UCC pastor works to create immigrant-welcoming communities throughout Arizona
Written by Emily Schappacher February 20, 2014
The Rev. Randy Mayer
Arizona's Pima County covers 9,188 square miles and is home to the largest stretch of land that runs along the United States-Mexico border. Now, thanks to the work of the Rev. Randy Mayer, pastor of The Good Shepherd United Church of Christ in Sahuarita, immigrants can feel a little more at home there. County supervisors recently voted to adopt a resolution proposed by Mayer designating the area an "immigrant-welcoming community," which he says is another step toward returning his state to a place of welcomed diversity and celebrated heritage.
"What we are trying to do is carve out Southern Arizona to distinguish it from extremist politicians and mindsets in other areas of the state," Mayer said. "We want to show that Southern Arizona is welcoming and understands its culture and history."
As an immigrant-welcoming community, the resolution states that Pima County recognizes border communities as important hubs for commerce, trade and tourism and supports programs that would build the area's trade capacity and cross-border tourism. Among other items, the resolution also states that Pima County respects the rights of all immigrants, welcomes those from all parts of the world, and recognizes the economic and cultural contributions of immigrants.
Mayer, who lives in Pima County, said that crossing back and forth across the border is a way of daily life in Southern Arizona, adding that he does so regularly for tasks such as going to the dentist, taking his car to the mechanic, or grabbing lunch. But this started to change in 2010 with the passage of Arizona State Senate Bill 1070, known as the broadest and strictest anti-immigrant measure in recent U.S. history. The law made it illegal for an immigrant to be in Arizona without proper documentation, and required law enforcement to attempt to determine an individual's immigration status if there is reasonable suspicion that the person is undocumented.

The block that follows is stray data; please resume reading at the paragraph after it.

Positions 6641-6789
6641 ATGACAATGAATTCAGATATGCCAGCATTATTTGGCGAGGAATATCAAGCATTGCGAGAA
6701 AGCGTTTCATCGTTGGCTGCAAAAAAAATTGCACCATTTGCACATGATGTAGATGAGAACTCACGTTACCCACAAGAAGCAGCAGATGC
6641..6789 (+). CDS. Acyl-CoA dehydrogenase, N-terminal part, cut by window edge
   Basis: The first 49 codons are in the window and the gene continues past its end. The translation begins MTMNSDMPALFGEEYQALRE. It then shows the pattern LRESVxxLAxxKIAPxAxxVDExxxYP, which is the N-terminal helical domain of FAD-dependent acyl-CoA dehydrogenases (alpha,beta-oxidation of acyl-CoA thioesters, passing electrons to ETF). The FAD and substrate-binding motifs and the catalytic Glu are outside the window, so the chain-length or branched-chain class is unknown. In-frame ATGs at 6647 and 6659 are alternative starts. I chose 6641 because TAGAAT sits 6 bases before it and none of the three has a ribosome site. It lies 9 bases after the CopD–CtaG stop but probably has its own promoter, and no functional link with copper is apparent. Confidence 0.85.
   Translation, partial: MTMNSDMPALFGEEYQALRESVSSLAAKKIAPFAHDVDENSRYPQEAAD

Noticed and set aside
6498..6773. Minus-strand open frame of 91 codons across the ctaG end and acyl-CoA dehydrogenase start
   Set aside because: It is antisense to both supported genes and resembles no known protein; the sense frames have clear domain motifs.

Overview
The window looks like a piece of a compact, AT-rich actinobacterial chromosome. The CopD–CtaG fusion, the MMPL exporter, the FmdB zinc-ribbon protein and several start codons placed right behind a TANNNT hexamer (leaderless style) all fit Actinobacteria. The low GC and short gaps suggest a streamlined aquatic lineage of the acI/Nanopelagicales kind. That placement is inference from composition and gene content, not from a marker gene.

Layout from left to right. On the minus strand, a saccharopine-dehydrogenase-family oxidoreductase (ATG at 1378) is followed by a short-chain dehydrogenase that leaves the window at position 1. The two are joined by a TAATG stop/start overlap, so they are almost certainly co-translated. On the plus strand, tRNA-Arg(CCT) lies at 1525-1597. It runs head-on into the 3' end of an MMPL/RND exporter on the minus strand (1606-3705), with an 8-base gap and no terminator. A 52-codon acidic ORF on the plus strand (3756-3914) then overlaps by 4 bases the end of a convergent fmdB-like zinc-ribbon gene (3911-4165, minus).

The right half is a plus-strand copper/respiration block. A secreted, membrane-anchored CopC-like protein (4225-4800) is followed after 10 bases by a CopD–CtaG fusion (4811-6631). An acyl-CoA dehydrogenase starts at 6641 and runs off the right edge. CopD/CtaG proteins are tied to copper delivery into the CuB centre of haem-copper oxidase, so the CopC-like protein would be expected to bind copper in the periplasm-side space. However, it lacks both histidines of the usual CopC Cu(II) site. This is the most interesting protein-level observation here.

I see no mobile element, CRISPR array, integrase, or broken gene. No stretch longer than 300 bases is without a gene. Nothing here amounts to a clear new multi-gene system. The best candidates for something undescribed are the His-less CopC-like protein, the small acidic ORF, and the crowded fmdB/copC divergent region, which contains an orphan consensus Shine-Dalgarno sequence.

The economic impacts of this bill hit Pima County hard, and the impacts on morale hit the county even harder, Mayer said.
"When you put into place a law that basically says we are going to stop people if we have any questions about them, people from Mexico were being stopped and they started going to other places to do their business," Mayer said. "It doesn't make business or economic sense and our county has suffered."
Pima County is the sixth area in Arizona to become an immigrant-welcoming community through the work of Mayer and Religious Leaders against Senate Bill 1070, an ecumenical group of clergy which formed shortly after the law passed. In addition to the work in Pima County, Mayer said there are talks about Phoenix and Santa Cruz County soon becoming immigrant-welcoming. The group is also working on the other side of the border to create parallel versions of the resolution which would designate border cities like Nogales, Mexico, as tourist-friendly, safe places for people from the U.S. to visit.
"It's a pretty extensive project," Mayer said. "But our goal is to figure out how we counter the negative perception that people have of Arizona since Senate Bill 1070 and how can we take back our name and create immigrant-welcoming areas.
"These are very small victories, but it's really building the foundation for bigger things," Mayer adds. "We don't see this as the end of our work but rather getting our foot in the door for other pieces of our strategy."